Home > jc de los reyes, reproductive health, RH Bill 5043 > how did sex education become immoral and leads to wrong moral development?

how did sex education become immoral and leads to wrong moral development?

the DepEd is set to pilot test sex education for grade schoolers. Ang Kapatiran, the political party used by presidentiable jc de los reyes has filed suit in a court to stop the program from proceeding.

in their suit, they implied teaching sex education to students destroys the moral character of the students? since when did knowledge and a better understanding of your own body become a destroyer of moral character?

DepEd will not be teaching the students to engage in sex, they will be teaching them  about what they will eventually learn by themselves. and as these things are, that is always a much more dangerous thing. the incidence of teen pregnancies has been rising, to make the point.

as one 14 year old girl told me –  i know what a knife is and what it can do.  i know that to stab someone with a knife will kill the person but i have never done it. i have not stabbed someone with a knife.

knowledge does not always result to a bad thing. there are other factors that affect action or inaction.

here is one bit of knowledge – we are glad jc de los reyes did not win the presidency.

The petitioners said that the DepEd’s Memorandum No. 261 on sex education was unconstitutional since it “[violates] substantive due process and [violates] the primary right of parents to the development of the moral character of their children.”

http://newsinfo.inquirer.net/inquirerheadlines/nation/view/20100622-276874/Only-courts-can-stop-sex-ed-says-DepEd

The project would be pilot-tested this school year in Grades 5 and 6 classes and in high schools in Olongapo City, Ifugao, Mountain Province, Masbate, Bohol, Eastern Samar, Maguindanao, Lanao del Sur, Sulu, Tawi-Tawi and Sultan Kudarat.

For Grade 5, sex education would be included in the Science and Health subject that would have lessons on the reproductive system.

For Grade 6, it would be integrated in Edukasyong Pantahanan at Pangkabuhayan and it would include lessons on the “proper behavior between peers of different gender,” personal hygiene, and the problems caused by unwanted pregnancy.

Valisno explained that the program was initiated in 2005 and that DepEd was on the “second batch” of pilot-testing to decide if some items in the teaching modules should be deleted before it is implemented throughout the public school system. She also clarified that the UNFPA was no longer funding the project.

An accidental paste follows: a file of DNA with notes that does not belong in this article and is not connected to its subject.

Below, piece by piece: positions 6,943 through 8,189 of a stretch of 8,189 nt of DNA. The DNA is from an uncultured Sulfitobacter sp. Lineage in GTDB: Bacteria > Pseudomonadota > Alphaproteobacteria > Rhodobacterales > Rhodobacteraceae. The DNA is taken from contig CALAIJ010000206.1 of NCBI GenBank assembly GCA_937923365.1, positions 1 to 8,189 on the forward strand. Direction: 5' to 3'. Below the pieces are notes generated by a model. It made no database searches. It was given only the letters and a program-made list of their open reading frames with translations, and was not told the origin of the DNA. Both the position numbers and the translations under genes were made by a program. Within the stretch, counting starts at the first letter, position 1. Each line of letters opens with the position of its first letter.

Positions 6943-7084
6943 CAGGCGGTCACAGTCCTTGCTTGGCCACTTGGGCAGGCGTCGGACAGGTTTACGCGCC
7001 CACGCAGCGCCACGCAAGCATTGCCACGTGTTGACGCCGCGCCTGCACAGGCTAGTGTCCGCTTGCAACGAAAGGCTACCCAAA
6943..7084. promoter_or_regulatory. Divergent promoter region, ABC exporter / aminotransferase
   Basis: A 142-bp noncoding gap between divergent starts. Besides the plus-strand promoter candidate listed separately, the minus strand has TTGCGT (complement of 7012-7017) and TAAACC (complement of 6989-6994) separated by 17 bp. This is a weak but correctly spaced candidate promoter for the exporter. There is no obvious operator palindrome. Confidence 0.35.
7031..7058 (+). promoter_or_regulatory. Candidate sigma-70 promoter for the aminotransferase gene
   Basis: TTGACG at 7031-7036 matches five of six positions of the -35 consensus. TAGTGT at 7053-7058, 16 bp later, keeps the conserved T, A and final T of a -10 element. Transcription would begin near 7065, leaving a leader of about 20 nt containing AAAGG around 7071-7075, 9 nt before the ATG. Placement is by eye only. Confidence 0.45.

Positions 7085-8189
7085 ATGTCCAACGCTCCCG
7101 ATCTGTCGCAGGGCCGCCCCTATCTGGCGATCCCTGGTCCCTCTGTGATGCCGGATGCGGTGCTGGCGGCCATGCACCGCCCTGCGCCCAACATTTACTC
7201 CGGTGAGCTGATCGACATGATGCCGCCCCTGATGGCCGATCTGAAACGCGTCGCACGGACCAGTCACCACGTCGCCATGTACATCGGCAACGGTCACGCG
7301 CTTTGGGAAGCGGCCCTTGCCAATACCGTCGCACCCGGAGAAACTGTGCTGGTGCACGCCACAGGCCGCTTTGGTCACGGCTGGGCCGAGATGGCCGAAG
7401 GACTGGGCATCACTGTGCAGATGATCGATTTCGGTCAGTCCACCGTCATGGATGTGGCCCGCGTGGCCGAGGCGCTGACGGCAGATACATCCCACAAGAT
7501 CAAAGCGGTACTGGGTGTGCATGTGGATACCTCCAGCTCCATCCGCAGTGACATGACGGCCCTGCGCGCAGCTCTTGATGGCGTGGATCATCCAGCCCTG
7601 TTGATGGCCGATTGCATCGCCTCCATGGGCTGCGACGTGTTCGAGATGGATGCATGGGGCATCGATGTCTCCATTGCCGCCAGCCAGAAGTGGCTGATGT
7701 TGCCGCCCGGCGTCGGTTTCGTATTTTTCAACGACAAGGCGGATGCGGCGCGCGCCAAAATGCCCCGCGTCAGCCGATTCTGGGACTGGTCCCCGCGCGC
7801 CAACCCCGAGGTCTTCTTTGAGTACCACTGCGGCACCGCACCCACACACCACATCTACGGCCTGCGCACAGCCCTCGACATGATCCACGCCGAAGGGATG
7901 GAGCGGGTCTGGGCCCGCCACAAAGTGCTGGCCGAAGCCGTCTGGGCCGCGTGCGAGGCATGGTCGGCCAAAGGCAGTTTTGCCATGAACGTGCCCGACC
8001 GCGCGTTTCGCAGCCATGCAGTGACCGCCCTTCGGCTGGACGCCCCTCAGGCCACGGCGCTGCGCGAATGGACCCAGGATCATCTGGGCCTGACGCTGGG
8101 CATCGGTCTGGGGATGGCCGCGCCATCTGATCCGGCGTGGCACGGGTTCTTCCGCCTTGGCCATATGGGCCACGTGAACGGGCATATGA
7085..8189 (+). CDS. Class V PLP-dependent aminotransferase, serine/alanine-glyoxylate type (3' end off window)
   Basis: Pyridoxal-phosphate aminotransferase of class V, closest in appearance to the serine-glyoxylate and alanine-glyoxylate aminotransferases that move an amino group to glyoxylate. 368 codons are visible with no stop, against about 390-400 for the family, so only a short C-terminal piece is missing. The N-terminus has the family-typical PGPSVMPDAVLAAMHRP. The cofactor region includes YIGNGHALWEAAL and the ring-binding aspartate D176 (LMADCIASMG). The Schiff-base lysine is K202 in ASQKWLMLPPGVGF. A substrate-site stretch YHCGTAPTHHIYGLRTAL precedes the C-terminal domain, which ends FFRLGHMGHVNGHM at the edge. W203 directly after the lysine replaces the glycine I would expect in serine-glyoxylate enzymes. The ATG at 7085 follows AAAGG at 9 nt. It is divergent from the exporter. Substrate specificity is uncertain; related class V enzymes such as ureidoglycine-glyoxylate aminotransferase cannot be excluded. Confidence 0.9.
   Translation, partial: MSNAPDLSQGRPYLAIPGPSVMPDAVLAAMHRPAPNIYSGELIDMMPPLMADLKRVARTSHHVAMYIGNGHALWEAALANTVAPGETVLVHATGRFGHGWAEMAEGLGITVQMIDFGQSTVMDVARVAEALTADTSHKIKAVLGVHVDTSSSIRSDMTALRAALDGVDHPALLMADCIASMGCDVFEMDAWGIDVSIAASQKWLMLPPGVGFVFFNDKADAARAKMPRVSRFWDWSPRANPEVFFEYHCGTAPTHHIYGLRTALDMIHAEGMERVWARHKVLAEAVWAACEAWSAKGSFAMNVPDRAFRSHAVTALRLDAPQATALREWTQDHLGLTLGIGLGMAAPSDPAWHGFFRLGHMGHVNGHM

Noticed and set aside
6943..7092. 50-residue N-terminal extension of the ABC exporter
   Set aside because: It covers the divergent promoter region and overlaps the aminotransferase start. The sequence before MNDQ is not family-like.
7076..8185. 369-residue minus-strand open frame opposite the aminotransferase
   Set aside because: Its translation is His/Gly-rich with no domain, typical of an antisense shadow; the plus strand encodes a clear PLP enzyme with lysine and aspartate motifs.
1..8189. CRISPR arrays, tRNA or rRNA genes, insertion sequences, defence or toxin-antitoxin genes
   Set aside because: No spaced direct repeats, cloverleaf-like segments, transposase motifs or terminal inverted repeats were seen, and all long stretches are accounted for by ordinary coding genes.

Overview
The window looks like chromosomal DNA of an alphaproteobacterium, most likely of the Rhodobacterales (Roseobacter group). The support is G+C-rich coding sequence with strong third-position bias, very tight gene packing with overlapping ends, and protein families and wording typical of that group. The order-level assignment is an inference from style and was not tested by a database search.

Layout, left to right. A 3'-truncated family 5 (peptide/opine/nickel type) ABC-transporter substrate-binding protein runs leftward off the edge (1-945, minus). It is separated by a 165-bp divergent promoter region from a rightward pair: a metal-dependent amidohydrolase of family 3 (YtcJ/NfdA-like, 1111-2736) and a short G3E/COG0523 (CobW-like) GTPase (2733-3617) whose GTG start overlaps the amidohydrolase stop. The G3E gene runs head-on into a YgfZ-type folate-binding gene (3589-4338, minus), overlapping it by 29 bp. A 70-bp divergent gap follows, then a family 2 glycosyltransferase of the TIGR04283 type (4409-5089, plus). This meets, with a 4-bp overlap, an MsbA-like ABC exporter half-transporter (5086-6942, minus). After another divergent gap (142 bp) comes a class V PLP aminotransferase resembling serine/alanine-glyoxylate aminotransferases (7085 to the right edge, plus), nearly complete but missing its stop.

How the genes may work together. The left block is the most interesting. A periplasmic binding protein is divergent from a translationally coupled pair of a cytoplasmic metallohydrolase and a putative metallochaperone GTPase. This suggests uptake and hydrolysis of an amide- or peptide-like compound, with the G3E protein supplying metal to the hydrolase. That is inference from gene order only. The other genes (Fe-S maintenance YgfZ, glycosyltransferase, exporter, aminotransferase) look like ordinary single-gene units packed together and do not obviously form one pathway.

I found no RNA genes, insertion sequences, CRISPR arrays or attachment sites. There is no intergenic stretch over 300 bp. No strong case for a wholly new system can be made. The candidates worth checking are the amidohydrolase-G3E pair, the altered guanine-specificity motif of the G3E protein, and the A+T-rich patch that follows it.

http://newsinfo.inquirer.net/inquirerheadlines/nation/view/20100622-276874/Only-courts-can-stop-sex-ed-says-DepEd

  1. June 23, 2010 at 5:38 am

    Exactly the right question to ask J.C. De los Reyes.

    Besides, does the Memorandum prohibits, THUS VIOLATES, parents’ PREROGATIVE of teaching birds and bees at home?

    • June 23, 2010 at 7:35 am

      it is the duty of parents to teach values they believe in to their children with or without sex education in the schools and with or without RH Bill 5043.

    • June 23, 2010 at 10:01 am

      Wrong comparison and application of principle. The memorandum does not prohibit anything, rather it does what it should not.

      “The State shall defend: (1) The right of spouses to found a family in accordance with their religious convictions and the demands of responsible parenthood; and (4) The right of families or family associations to participate in the planning and implementation of policies and programs that affect them.” (Art XV Sec 3, Constitution). The contraceptive mentality of the DepEd curriculum and the Catholic principles that true Catholics live by cannot be reconciled. For the DepEd to insist on it is to violate the religious rights of the Catholic families. Were family associations such as Couples for Christ and other pro-life families invited, heard, and actually considered before the program was approved?

      Do we need to prove more than one Constitutional violation before it would be taken seriously? Sound moral judgment is enough (even without the Constitution) to prove that DepEd’s act is inappropriate.

      • June 23, 2010 at 10:02 am

        That was a reply for timpaul.

      • June 23, 2010 at 5:58 pm

        “The memorandum does not prohibit anything, rather it does what it should not.

        Exactly my point, wilberg. I can not understand the point of kapatiran’s suit?

        • June 24, 2010 at 1:19 pm

          Again, DepEd does what it should not. And again “again”, it violates the law as mentioned above.

          • June 24, 2010 at 2:06 pm

            Exactly, how does the memo prohibit the primary right of parents to develop moral character in their children as claimed by Kapatiran? With or without the memo, I can still teach my children about penis and vagina, right? This is my point of contention not what the “memo does what it should not.” Which is another point of discussion.

            • June 25, 2010 at 4:53 pm

              Educate me if you will but I cannot find from this article nor from the Inquirer’s that Kapatiran accuses DepEd of prohibiting something. If they do, then I believe AKP must have a wrong conclusion. What the DepEd does is it violates the rights of the parents. Besides, it could not in anyway or any reason prohibit parents from anything. It has no power to do so. Both you, if you are a parent, and your child’s teacher, if he/she is well trained, may and should talk about penis and vagina. However, teachers should be limited within the scope of anatomy, physiology, and hygiene. Parents are the ones who should tell their children when, how, why, and in what context it should be used. The arguments of Kapatiran as per Inquirer’s report has solid grounds. If somebody has any other article where the party has been reported saying something strange, please let me know.